Sunday, September 20, 2015
SWEET: AMAGRO has a vision to increase Tanzania market share in the global market by over 100% by producing high quality mangoes.
DAR ES SALAAM, Tanzania – The Association of Mango Growers (AMAGRO) last week announced plans for a packaging facility to cost almost $700,000.
“The construction of the packing house is an initiative by AMAGRO to facilitate the export not only of mangoes, but also other fruits such as pineapples and oranges that are produced abundantly to meet the demand of fruits in the international market which is absolutely high,” Hamad Mkopi, the AMAGRO Agronomist told East African Business Week in an exclusive interview.
AMAGRO has a vision to increase Tanzania market share in the global market by over 100% by producing high quality mangoes and currently the International Trade Centre ITC) is providing assistance to source for working money.
He said: “At this time, ITC is in charge of sourcing funds due to the fact that mango farmers are not able to single-handedly raise the money and that AMAGRO at its capacity is in preliminary negotiations with the Export Processing Zones Authority (EPZA) for the allocation of an appropriate piece of land to suit construction of the packing house.”
Mkopi said construction of the $676,794 (Tsh.1.35 billion) packing house is slated to start at any time. A survey and feasibility studies are already underway and the first drafts have already been discussed. A final draft will be completed soon to pave way for the construction work to take off.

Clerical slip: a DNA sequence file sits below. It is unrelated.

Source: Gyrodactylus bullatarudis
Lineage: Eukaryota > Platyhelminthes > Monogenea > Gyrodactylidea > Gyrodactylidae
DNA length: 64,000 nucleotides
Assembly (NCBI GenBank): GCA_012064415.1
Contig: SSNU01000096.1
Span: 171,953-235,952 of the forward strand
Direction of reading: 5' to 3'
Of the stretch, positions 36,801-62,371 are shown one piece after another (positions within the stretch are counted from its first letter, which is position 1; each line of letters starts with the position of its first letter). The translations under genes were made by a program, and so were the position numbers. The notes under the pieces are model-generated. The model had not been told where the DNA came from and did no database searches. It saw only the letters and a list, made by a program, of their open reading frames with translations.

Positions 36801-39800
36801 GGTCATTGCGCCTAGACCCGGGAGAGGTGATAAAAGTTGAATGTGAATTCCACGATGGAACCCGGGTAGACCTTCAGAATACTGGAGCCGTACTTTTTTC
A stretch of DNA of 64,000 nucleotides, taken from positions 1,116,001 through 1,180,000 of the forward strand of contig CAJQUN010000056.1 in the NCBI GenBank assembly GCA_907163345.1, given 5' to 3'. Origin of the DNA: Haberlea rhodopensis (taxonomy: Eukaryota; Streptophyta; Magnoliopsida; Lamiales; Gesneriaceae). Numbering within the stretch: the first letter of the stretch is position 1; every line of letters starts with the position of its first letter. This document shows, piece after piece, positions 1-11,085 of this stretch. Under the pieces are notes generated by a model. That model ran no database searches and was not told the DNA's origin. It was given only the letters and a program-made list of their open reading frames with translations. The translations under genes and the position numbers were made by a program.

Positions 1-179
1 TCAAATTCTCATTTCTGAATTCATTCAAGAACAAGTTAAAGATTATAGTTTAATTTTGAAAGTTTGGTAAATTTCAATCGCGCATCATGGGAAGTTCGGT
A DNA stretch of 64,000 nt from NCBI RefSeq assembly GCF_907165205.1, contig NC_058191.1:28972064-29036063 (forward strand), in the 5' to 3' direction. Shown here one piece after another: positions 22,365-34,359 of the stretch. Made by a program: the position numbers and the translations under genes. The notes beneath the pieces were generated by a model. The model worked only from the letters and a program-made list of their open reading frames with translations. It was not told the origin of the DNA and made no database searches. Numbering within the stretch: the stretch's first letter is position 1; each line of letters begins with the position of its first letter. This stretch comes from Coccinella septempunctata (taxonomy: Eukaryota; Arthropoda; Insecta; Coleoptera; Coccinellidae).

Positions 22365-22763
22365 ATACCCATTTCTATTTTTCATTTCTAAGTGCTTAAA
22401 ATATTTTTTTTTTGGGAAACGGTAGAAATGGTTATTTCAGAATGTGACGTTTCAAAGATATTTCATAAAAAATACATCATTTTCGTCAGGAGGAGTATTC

He said the packing house is expected to be equipped with all necessary equipment to ensure the fruits collected are kept in cold rooms to avoid putrefaction.
The project will also include refrigerated vans and sorting machines for grading the fruits according to sizes and quality.
In the meantime, Mkopi has asked the relevant authorities to improve and promote the marketing system locally to boost the income generated by farmers. This will help stabilize pricing and remove bottlenecks imposed in some fruit sales points and outlets.
He however, said some members are already selling processed products in the local as well as foreign markets. Items include mango pickle and jam. Some have also been able to participate in reputable trade fairs such as the recently held Nane-Nane exhibitions, but he said construction of the packing house remains the best option.
AMGRO was officially registered in 2003 from when it started in 2000 merely as a mango club, but currently it has more than 300 small-scale mango growers as members.
AMAGRO Mission is to use best agronomic practices (Global GAP standards), packaging, customer services, empowering growers to use best method of propagation for seedling, controlling pest and diseases and marketing mango produce effectively.
By Dorcas Tinga, Sunday, September 20th, 2015